For the allegations they are currently facing, the team has hired D.C. attorney Beth Wilkinson “to conduct a thorough independent review of this entire matter and help the team set new employee standards for the future.”
“We’re trying to create a new culture here,” the team’s new coach Ron Rivera told The Post. “We’re hoping to get people to understand that they need to judge us on where we are and where we’re going as opposed to where we’ve been.”
Snyder initially refused to comment to The Post for their Thursday story. On Friday, he issued a statement saying that the reported conduct “has no place in our franchise or society.”
“This story has strengthened my commitment to setting a new culture and standard for our team, a process that began with the hiring of Coach Rivera earlier this year,” he added.
This came shortly after the National Football League released a statement condemning the behavior outlined in The Post’s report.
“These matters as reported are serious, disturbing and contrary to the NFL’s values. Everyone in the NFL has the right to work in an environment free from any and all forms of harassment,” the league said. The NFL plans on meeting with attorneys after the team’s review of the matter is completed and will take action based on the review’s findings.
See what others are saying: (New York Times) (USA Today) (CNN)
Lincoln College to Close for Good After COVID and Ransomware Attack Ruin Finances
Last year, 1,043 schools in the U.S. were the victim of ransomware attacks, including 26 colleges or universities, according to an analysis by Emsisoft.
One of the Only Historically Black Colleges in the Midwest Goes Down
After 157 years of educating mostly Black students in Illinois, Lincoln College will close its doors for good on Friday.
The college made the announcement last month, citing financial troubles caused by the coronavirus pandemic and a ransomware attack in December.
Enrollment dropped during the pandemic and the administration had to make costly investments in technology and campus safety measures, according to a statement from the school.
A shrinking endowment put additional pressure on the college’s budget.
The ransomware attack, which the college has said originated from Iran, thwarted admissions activities and hindered access to all institutional data. Systems for recruitment, retention, and fundraising were completely inoperable at a time when the administration needed them most.
In March, the college paid the ransom, which it has said amounted to less than $100,000. But according to Lincoln’s statement, subsequent projections showed enrollment shortfalls so significant the college would need a transformational donation or partnership to make it beyond the present semester.
The college put out a request for $50 million in a last-ditch effort to save itself, but no one came forward to provide it.
A GoFundMe aiming to raise $20 million for the college only collected $2,452 as of Tuesday.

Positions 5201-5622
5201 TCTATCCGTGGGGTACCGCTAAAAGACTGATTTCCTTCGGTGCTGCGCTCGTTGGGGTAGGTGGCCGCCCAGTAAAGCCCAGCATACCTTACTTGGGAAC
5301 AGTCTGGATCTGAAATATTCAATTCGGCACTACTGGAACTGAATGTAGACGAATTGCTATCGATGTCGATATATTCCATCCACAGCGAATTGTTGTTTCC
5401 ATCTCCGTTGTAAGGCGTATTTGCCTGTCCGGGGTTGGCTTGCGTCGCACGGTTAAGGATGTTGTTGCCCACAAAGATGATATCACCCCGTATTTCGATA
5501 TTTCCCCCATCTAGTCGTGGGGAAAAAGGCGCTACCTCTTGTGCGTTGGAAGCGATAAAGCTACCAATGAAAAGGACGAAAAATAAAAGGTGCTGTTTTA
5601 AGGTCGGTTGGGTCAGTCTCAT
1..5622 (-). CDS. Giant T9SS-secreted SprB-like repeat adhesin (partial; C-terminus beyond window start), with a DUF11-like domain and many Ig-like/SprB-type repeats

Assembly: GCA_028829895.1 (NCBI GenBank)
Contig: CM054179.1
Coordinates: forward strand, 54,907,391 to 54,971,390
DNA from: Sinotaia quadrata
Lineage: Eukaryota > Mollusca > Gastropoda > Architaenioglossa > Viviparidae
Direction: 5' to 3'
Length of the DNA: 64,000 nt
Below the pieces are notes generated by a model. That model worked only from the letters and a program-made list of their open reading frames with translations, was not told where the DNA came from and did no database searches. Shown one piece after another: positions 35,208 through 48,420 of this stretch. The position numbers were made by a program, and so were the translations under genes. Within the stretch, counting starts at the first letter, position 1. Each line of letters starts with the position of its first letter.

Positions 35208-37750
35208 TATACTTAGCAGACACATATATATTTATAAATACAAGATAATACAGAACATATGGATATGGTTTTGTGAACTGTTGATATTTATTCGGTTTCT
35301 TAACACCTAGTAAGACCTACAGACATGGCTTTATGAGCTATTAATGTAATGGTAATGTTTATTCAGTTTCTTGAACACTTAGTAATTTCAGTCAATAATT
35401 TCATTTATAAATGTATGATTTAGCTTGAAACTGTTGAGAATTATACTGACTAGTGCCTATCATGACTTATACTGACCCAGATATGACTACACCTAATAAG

Students and Employees Give a Bittersweet Goodbye
“The loss of history, careers, and a community of students and alumni is immense,” David Gerlach, the college’s president, said in a statement.
Lincoln counts nearly 1,000 enrolled students, and those who did not graduate this spring will leave the institution without degrees.
Gerlach has said that 22 colleges have worked with Lincoln to accept the remaining students, including their credits, tuition prices, and residency requirements.
“I was shocked and saddened by that news because of me being a freshman, so now I have to find someplace for me to go,” one student told WMBD News after the closure was announced.
When a group of students confronted Gerlach at his office about the closure, he responded with an emotional speech.
“I have been fighting hard to save this place,” he said. “But resources are resources. We’ve done everything we possibly could.”
On April 30, alumni were invited back to the campus to revisit the highlights of their college years before the institution closed.
On Saturday, the college held its final graduation ceremony, where over 200 students accepted their diplomas and Quentin Brackenridge performed the Lincoln Alma Mater.
Last year, 1,043 schools in the U.S. were the victim of ransomware attacks, including 26 colleges or universities, according to an analysis by Emsisoft.
See what others are saying: (The New York Times) (Herald Review) (CNN)
U.S. Tops One Million Coronavirus Deaths, WHO Estimates 15 Million Worldwide
India’s real COVID death toll stands at about 4.7 million, ten times higher than official data, the WHO estimated.
One Million Dead
The United States officially surpassed one million coronavirus deaths Wednesday, 26 months after the first death was reported in late February of 2020.
Experts believe that figure is likely an undercount, since there are around 200,000 excess deaths, though some of those may not be COVID-related.
The figure is the equivalent of the population of San Jose, the tenth-largest city in the U.S., vanishing in just over two years. To put the magnitude in visual perspective, NECN published a graphic illustrating what one million deaths looks like.
At the beginning of the pandemic, the White House predicted between 100,000 and 240,000 Americans would die from the coronavirus in a best-case scenario.
By February 2021, over half a million Americans had died of COVID.
The coronavirus has become the third leading cause of death in the U.S. behind heart disease and cancer.